With it being the day that it is, I couldn’t think of a single song better to be chosen as the “Very First Song of Christmas” posted here for this year…
With it being the day that it is, I couldn’t think of a single song better to be chosen as the “Very First Song of Christmas” posted here for this year…
So I never even realized that there was such a thing as “The Daily Post” until I stumbled upon it one day not too far back.
They offer a daily prompt on a – well – daily basis, to help writers who may be struggling with a bit of blockage. Here was yesterdays nudge:
Invent a holiday! Explain how and why everyone should celebrate.
It sounded cool. And then I remembered that I had already done just that years ago, and then I even wrote a school paper about it. You can find it in the “stuff i have to write for school” tab, along with a whole bunch of other goodies, or you can simply scroll down and continue to read it from here…
They never performed together while alive, and it has been noted that they weren’t even particularly fond of each other, but fate has ensured that Bobby Darin and Frank Sinatra will forever more be linked in our cultural history.
For those who care*, May 14th is celebrated annually as “Bobby/Frank Day” due to the fact that both Bobby Darin’s birthday and the anniversary of Frank Sinatra’s death fall on this date. Celebrations can vary, but certain time-honored traditions seem to span across all walks of life.
Being awoken by the radio alarm that boldly announces the anniversary of both events is a joy experienced in almost every household, and in addition to being a gentle reminder as to the reason behind the holiday; much like the lighting of the advent wreath, it also harkens its “official” beginning. Other traditions and customs, while not being as universal, are also held dear to those who practice them. These can include Sinatra and/or Darin Film Marathons, playing the music of Bobby and Frank exclusively throughout the day or even exchanging discs of either artist with loved ones. Due to the somewhat limited output of each, this tradition has seen a downturn as of late, but record companies are working diligently to increase volume by packaging previously unreleased sides with almost every sound a recording session ever captured, including sound checks, banter, and in the case of Sinatra, fist fights with members of the orchestra.
A more recent phenomenon has been the occurrence of people clogging the internet in an effort to post Darin or Sinatra videos from YouTube onto social networking sites such as facebook, while others perform online searches for the “perfect” quote from either performer to be used as a status update for the day.
Sadly, like many other major holidays, Bobby/Frank Day has also seen a recent push to become more secular in nature. While certain groups try to argue for inclusion of additional artists such as Martin, Bennett, Torme and Davis, Jr.; based solely on these types of performers being “close enough”; others go so far as to open up the holiday in honor of all “musicians”. This second group in particular seems to be involved in a poorly veiled plan to only increase the cash flow associated with this holiday.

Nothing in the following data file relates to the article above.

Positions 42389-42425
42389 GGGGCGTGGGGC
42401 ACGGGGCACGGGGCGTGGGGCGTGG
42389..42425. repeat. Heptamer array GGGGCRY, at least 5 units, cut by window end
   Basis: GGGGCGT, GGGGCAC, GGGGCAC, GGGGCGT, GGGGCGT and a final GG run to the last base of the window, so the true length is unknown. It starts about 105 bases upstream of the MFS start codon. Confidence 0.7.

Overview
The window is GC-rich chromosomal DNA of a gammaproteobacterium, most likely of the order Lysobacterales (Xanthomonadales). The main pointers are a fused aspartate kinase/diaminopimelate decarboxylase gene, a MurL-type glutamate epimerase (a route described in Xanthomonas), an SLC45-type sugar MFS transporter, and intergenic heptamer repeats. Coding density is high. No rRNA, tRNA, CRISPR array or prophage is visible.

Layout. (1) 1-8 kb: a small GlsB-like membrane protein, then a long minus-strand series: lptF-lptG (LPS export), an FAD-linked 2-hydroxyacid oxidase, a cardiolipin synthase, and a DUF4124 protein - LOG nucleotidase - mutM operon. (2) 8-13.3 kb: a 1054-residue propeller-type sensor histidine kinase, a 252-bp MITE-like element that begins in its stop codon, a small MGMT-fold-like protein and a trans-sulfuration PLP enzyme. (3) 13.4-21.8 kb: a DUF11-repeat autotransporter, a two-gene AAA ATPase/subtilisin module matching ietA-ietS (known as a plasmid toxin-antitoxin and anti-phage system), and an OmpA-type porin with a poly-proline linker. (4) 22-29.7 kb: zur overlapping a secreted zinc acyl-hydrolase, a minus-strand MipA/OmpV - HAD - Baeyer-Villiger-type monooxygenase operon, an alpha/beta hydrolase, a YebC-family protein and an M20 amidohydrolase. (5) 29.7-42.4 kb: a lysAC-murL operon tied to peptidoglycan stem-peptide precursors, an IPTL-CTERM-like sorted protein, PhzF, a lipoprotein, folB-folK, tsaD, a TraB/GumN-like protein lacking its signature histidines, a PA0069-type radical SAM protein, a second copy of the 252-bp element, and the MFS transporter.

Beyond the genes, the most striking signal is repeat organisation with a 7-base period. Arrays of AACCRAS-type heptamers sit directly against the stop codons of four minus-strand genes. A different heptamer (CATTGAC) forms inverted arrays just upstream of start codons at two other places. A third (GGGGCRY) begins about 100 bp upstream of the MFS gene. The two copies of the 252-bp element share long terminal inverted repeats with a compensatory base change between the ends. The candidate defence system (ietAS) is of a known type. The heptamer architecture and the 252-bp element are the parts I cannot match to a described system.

While groups and motives such as these can be seen as spoilers to an otherwise beloved and enjoyable holiday, it is felt by most that fate will once again intervene, and work alongside believers to ensure that the true spirit of Bobby/Frank Day will remain in tact, and hopefully, until the end of our cultural history, Bobby and Frank will be swingin’ together.
* Including the author, there are approximately 3 people in the world currently who care.
What? You didn’t think it was going to be a Sinatra track, did you?
“Oh, somewhere deep inside of these bones, an emptiness began to grow.”
~ Jack Skellington
By the time the sun sets on my house tonight, I will be living with one Sand Man, one Mafia Wife, one Princess (pronounced “pin-cess”), one Robot Pirate and a Weeping Angel, of Doctor Who fame. While the older creatures will be off on their merry way with friends, the younger two will be carted from house to house, meaning that I will once again have to dust off my infamous “Grumpy Dad” costume for another year.
Per my youngest, “it’s not really a costume, you know. You just dress like normal.”
“Ah” says I, “But I look mopey the whole time.”
“Yeah,” says he, “like normal.”
Why am I telling you all this? Well, first off, because I don’t really care for Halloween. Sorry to all my Gothic friends, but ghouls and vampires really don’t do much for me. Walking outdoors in the frigid cold doesn’t either. Especially when you’re doing so, simply to obtain candy that you could have easily just have purchased from a store without all the fanfare and hoopty-doo.
Secondly I’m telling you because, while I’m not a fan myself, the ones I love are. As such, I diligently keep my Grumpy Dad costume in good order, just so I can share in the joy with them. It’s during these frigid cold walks that our conversations turn to talk of Thanksgiving, and – that Big Daddy holiday of them all – Christmas. In short, it’s the harkening bells of Halloween that makes us realize the onset of, and brings us together for, the holiday season.